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David Sparks Ph.d NIFA and WSU
by David Sparks Ph.d, click here for bio

Program: Line on Agriculture
Date: October 09, 2018

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Bee populations in North America have been in decline since the 1940s. This is of great concern to the agriculture industry because about 75 percent of specialty crops depend on the services of pollinators – of which bees are the most economically important.

In the United States, honey bees and native bees are the most economically important species contributing approximately $15 billion in crop value. USDA’s National Institute of Food and Agriculture (NIFA) invests in research to investigate the reasons for the declining populations, promote pollinator health, reduce honey bee colony losses, and restore pollinator habitats. Long time beekeeper and bee expert Lynn Williams talked with me about the problems bees encounter with Varroa mites. "The mite actually attaches itself to the bee larvae for nourishment and that destroys that new bee. The mites repopulate 8×8×8×8. So it only takes a short period of time before the beehive is completely overrun with mites and you can no longer produce bees.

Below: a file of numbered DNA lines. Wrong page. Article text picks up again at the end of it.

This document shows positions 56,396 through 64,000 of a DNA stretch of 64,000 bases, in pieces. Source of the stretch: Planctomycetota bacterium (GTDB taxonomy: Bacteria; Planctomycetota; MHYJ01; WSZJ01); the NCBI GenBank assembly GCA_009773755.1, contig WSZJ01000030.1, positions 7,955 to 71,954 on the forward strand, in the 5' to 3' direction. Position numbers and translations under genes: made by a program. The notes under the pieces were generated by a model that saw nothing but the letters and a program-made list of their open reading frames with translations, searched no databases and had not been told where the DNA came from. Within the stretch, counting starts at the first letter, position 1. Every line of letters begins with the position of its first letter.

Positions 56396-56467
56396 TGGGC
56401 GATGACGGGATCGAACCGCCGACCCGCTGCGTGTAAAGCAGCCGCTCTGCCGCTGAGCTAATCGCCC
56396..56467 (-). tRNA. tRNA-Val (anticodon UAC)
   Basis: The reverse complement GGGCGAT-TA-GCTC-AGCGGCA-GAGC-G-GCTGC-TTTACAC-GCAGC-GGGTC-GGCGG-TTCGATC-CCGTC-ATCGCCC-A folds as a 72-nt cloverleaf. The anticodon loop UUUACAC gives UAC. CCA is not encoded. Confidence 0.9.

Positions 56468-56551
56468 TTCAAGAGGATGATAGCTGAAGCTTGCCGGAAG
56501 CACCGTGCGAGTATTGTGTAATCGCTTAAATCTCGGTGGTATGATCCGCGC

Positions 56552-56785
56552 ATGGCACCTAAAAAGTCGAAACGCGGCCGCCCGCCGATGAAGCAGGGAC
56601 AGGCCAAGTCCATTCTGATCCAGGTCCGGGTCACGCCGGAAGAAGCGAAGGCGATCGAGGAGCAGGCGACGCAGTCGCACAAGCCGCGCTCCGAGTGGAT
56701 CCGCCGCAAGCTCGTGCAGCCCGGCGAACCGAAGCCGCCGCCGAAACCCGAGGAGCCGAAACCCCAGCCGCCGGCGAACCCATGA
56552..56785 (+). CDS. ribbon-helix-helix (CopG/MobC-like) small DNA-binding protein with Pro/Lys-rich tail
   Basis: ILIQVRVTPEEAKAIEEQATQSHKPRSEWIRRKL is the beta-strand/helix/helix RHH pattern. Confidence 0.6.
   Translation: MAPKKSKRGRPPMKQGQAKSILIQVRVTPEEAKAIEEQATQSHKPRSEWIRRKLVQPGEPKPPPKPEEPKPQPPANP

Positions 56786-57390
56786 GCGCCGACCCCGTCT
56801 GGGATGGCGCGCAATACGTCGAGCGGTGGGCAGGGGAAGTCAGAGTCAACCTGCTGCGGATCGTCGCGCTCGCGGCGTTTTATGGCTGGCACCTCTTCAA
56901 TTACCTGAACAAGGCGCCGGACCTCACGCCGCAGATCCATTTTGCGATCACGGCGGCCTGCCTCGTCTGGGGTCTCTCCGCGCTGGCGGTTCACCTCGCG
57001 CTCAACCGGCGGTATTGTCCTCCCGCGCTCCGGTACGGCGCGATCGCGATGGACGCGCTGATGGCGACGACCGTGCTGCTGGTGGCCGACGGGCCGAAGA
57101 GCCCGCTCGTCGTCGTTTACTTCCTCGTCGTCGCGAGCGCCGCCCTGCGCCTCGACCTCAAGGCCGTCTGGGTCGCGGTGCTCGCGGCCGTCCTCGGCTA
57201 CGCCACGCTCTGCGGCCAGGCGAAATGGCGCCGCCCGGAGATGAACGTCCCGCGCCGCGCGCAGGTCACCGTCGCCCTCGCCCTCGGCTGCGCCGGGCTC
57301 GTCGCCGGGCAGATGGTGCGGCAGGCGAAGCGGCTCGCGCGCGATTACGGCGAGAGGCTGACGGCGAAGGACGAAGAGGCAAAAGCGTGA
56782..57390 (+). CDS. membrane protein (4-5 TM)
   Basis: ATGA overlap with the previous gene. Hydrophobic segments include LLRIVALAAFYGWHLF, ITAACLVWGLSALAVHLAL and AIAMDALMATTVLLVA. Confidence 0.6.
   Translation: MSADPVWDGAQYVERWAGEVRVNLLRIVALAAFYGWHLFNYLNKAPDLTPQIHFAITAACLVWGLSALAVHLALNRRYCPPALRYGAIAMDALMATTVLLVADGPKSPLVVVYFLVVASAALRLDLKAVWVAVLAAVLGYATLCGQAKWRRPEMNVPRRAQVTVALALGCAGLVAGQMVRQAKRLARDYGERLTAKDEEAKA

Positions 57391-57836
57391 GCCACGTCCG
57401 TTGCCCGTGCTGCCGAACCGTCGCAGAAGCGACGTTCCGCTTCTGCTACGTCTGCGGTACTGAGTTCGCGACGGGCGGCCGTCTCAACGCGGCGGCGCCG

National Institute of Food and Agriculture funded researchers at Washington State University (WSU) are using advanced technology to understand the honey bee’s past and preserve the best of the present in order to improve the species’ future. The team is studying the genetic consequences of parasites and diseases on the honey bee, which is not native to North America, and is using cryopreservation (freezing) to store honey bee semen in WSU’s Honey Bee Germplasm Repository. Identification of desired traits will allow beekeepers to select honey bee strains that are adapted to their specific geographic needs and be better able to fight off diseases and pests.

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